Fotini Charalampopoulou

Yamazaki, 55 Year Old, is a highly regarded Japanese whisky. It is the oldest and the most valuable bottle in Japan’s history. The whisky was initially released in 2020, with only 100 bottles available in Japan and an additional 100 for the rest of the world, for only JP¥3.3 million (around US$31,000); it has since been sold for up to $780,000 at auction, surpassing the Karuizawa 1960 as the most expensive Japanese whisky.

This limited bottling has caused excitement and demand among Japanese whisky collectors and enthusiasts.

The distillery that produce this famous whisky is Japan’s first Single Malt producer, founded almost a century ago by Shinjiro Torii on the outskirts of Kyoto. The distillery has since been recognized worldwide and gained critical acclaim for its range of whiskies, including 18 and 25-Year-Old malts. The Chief Blenders at Yamazaki have carefully managed their stock, releasing 35 and 50-Year-Old expressions in recent years.

The Yamazaki 55 Year Old is a true masterpiece, vatted from Mizunara and American White Oak casks distilled by Shinjiro Torii in 1960 and 1964, respectively. It was aged for over 50 years until current Chief Blender Shinji Fukuyo, the Grandson of the founder, blended it. The whisky is housed in an immaculate black Mizunara box, wrapped in layers of ink-black handmade Echizen washi paper and fastened with a plaited cord of 24 individual strands.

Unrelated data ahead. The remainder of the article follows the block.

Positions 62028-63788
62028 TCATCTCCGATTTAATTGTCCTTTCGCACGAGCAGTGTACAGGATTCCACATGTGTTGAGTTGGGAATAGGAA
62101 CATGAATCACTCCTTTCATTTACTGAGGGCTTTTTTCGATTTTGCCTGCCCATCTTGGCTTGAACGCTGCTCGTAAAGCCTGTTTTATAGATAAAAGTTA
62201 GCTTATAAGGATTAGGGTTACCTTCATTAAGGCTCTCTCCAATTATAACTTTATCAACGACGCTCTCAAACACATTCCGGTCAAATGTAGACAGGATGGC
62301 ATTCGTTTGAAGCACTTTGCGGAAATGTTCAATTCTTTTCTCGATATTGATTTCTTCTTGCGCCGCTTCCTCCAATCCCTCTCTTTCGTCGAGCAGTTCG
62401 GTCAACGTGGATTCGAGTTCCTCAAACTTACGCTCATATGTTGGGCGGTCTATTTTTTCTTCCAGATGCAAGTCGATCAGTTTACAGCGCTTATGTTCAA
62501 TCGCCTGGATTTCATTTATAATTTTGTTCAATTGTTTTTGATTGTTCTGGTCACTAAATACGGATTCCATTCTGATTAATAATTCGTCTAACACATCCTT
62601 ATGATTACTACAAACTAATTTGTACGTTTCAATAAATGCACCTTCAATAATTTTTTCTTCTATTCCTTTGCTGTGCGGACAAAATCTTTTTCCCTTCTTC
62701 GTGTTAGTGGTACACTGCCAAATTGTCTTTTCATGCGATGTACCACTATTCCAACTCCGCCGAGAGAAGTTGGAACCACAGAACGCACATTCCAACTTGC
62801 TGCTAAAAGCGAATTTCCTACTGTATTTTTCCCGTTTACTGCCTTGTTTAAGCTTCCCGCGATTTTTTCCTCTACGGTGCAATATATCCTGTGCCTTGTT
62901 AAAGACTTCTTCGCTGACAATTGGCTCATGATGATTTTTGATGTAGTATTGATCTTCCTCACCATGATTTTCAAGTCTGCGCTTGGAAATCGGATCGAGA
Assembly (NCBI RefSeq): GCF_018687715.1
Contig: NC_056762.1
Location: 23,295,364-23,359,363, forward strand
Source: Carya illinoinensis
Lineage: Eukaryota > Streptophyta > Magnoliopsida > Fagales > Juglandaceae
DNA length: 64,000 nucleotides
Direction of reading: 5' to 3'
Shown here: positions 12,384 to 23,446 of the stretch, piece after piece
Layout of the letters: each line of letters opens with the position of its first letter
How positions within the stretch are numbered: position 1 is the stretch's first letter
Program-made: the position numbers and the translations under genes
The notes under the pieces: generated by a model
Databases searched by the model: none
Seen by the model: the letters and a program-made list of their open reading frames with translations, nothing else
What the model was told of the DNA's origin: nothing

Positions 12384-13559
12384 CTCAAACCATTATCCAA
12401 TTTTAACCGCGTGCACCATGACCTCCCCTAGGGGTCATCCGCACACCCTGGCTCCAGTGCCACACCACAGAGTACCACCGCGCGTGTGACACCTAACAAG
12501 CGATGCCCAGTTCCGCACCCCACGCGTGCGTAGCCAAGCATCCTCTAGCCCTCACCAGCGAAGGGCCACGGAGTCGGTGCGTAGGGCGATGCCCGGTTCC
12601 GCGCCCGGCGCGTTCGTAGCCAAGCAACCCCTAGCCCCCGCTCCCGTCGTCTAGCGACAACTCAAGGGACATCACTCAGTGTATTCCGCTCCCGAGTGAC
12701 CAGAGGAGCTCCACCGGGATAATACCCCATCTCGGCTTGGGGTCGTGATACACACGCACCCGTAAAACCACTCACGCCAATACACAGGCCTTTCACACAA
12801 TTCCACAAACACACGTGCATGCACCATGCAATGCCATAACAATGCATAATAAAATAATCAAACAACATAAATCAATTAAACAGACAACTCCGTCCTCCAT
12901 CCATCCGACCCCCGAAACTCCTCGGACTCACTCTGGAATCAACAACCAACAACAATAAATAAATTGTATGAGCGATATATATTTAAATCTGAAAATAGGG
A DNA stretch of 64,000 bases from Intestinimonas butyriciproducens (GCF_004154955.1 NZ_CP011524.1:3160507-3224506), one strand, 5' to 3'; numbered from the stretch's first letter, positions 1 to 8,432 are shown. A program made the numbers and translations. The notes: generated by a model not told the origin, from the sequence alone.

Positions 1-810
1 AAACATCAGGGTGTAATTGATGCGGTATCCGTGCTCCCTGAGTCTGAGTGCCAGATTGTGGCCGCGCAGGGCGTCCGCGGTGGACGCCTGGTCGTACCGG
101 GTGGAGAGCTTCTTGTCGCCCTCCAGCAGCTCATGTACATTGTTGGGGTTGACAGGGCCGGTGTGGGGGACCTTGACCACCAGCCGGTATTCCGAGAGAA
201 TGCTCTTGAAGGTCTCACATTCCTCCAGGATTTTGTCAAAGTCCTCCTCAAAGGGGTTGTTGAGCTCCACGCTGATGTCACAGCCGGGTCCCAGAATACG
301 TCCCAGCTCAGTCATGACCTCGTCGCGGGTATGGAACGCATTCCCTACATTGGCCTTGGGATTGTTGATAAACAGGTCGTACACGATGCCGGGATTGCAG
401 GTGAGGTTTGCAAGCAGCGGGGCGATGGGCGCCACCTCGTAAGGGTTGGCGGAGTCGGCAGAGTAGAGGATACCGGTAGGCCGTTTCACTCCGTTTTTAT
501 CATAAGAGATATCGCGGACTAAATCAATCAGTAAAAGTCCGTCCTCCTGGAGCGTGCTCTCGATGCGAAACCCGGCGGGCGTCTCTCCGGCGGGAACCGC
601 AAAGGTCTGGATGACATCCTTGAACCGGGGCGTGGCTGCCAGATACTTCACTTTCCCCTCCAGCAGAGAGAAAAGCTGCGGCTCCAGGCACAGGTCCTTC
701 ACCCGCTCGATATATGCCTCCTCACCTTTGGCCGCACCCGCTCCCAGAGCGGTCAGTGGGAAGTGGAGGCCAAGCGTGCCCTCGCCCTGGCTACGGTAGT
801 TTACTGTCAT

Japanese whisky, led by Yamazaki 55, has become the second most valuable whisky category on the secondary market, following Scotch. Japanese whisky’s origins date back to 1853 when a US naval officer named Matthew C. Perry arrived on Japanese shores with a cask of American whiskey, which captivated the Japanese palate. The genesis of Japanese whisky distillation can be attributed to Shinjiro Torii and Masataka Taketsuru, who brought knowledge and expertise from Scotland to Japan.

Masataka Taketsuru, who studied in Scotland, entered Shinjiro Torii’semploy at Kotobukiya, now known as Suntory, and began the journey towards Suntory’s first Yamazaki whisky. Yamazaki distillery was established in the village of Yamazaki in 1923, and Suntory’s first Yamazaki whisky ran from their stills on 11 November 1924. Despite rising and falling in popularity over the years, Japanese whisky has become a prized and valuable category, with Yamazaki 55 at its pinnacle.

Official Tasting Notes of Yamazaki 55
Deep amber distinctive of Mizunara casks.

A robust aroma redolent of sandal wood. A sweet, mature bouquet like well-ripened fruit.
A soft, smooth first sip that blossoms in the mouth with flavor. A mixture of sweet and slightly bitter, followed by a woody note from the Mizunara cask.

Slightly bitter, a fragrance like scented wood and a hint of smokiness. A sweet, rich, lingering finish